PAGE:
ABA offers opportunities and resources to address collateral consequences
The ABA Criminal Justice Section has been working to address the many barriers that prevent people with criminal records from moving forward with their lives, most recently by supporting the expungement and sealing of records for nonviolent convictions.
The section was behind Resolution 109B—passed by the House of Delegates at the ABA Midyear Meeting in January—which urges legislatures to define criminal arrests, charges and dispositions that are eligible for expungement or removal from public view by sealing. Further, the resolution recommends establishing application procedures to begin the process of removing records for those who are eligible.
“Expungement is to help people move past that experience in their lives and allow them to be judged for who they are now,” says Lucian Dervan, chair of the section and an associate professor of law and director of criminal justice studies at Belmont University College of Law. “By expunging their records, they can move forward. States recognize that if you have a large population who can’t work because of the stigma of a conviction, it’s not good for the state or the city or the economy.”
Also in the past year, the section was among the sponsors of the Paralegal Fellowship Program for returning citizens in Washington, D.C. The program, created by the Mayor’s Office on Returning Citizen Affairs, selects formerly incarcerated men and women to attend Georgetown University’s paralegal studies certification program. Graduates are then placed in full-time paralegal fellowships for one year at area law firms.
“It really focuses on creating opportunity for employment,” Dervan says. “We know when individuals find meaningful employment that the risk of returning to prison is greatly reduced.”
One of the most important resources for criminal attorneys and clients is the National Inventory of the Collateral Consequences of Conviction, a project launched by the ABA Criminal Justice Section in 2014. It’s an online, searchable database that identifies statutes and regulations that impose collateral consequences in all 50 states, the federal system, the District of Columbia, the U.S. Virgin Islands and Puerto Rico.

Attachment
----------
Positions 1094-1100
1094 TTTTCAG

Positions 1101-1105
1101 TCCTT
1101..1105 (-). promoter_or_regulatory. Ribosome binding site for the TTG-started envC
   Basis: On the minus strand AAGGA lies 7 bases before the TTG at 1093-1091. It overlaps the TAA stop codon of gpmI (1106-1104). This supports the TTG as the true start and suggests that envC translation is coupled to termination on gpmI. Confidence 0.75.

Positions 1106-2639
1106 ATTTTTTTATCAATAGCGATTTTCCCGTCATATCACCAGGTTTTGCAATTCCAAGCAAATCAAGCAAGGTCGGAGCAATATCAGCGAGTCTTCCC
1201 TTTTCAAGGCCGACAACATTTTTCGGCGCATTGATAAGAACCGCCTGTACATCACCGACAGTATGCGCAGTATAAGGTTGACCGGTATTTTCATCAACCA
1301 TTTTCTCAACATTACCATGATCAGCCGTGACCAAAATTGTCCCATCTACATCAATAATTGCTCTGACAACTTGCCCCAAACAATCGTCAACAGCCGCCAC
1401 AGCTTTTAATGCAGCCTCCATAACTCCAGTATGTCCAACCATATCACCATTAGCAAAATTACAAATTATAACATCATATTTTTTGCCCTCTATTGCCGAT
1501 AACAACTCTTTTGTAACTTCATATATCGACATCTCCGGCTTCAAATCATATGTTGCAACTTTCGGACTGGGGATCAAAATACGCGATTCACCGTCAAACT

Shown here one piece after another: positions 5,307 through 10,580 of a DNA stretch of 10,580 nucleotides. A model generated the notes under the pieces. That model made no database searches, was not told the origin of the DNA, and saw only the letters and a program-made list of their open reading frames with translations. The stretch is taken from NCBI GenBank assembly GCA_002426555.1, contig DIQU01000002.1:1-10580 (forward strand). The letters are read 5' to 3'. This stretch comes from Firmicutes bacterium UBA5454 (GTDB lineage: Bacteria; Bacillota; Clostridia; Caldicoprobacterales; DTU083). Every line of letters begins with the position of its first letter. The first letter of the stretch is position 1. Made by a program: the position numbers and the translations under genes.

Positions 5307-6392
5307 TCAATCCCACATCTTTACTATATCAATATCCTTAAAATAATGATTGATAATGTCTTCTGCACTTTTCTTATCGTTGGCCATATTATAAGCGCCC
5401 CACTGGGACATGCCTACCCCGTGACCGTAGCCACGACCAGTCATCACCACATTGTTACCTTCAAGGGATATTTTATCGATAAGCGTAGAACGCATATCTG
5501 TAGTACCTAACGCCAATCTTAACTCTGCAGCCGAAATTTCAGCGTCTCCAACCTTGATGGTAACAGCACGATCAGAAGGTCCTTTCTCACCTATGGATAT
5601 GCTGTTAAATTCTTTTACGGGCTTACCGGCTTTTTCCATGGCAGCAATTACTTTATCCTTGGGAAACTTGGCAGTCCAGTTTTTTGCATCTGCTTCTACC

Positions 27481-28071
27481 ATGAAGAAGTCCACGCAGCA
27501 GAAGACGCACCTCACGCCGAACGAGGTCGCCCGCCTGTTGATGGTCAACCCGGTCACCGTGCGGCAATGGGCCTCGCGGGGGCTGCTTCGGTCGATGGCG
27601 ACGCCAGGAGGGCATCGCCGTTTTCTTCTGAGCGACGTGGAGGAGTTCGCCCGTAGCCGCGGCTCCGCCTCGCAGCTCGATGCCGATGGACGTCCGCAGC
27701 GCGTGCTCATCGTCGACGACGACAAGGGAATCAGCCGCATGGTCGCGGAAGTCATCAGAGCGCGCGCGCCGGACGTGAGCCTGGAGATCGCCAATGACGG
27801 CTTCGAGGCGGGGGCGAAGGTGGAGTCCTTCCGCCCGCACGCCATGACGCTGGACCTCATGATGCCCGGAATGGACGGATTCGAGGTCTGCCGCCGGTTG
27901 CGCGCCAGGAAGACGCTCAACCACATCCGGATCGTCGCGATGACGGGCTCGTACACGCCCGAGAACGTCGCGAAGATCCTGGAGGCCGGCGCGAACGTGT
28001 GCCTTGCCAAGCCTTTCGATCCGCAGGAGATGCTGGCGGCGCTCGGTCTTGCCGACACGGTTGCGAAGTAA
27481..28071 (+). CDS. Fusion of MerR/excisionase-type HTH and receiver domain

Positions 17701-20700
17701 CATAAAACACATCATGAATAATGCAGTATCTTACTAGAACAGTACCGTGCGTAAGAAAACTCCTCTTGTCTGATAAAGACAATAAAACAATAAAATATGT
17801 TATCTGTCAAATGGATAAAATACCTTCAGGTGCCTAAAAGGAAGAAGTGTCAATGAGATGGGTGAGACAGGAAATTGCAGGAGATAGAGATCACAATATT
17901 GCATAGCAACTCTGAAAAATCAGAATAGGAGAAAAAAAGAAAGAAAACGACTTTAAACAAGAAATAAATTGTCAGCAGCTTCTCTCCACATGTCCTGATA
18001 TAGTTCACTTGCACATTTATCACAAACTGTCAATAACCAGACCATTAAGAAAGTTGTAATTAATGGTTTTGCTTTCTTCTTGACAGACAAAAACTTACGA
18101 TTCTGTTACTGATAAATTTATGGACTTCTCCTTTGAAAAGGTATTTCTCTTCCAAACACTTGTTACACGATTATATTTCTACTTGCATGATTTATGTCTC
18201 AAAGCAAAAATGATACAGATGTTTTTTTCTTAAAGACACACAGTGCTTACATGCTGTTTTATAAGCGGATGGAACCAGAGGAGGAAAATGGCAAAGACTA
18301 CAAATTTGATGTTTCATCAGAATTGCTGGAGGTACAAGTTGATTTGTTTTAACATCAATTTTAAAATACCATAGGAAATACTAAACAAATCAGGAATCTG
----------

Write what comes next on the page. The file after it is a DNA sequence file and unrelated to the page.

“This is a great example of the kind of resources the ABA has,” Dervan says. “It’s very important that attorneys take the time to investigate what the collateral consequences might be, how they will affect this person’s life going forward.”
ABA members interested in these and other criminal justice issues are encouraged to join the section.
“We’re always looking for ways to engage the larger criminal justice community,” Dervan says. “We work on a lot of policy initiatives and try to identify issues through our membership. It’s a way that members also can contribute in really positive ways to their communities.”
Updated April 30 to correct the date of the launch of the National Inventory of the Collateral Consequences of Conviction.
CorrectionThis story initially had the wrong date for the launch of the National Inventory of the Collateral Consequences of Conviction. It was launched in 2014.
The Journal regrets the error.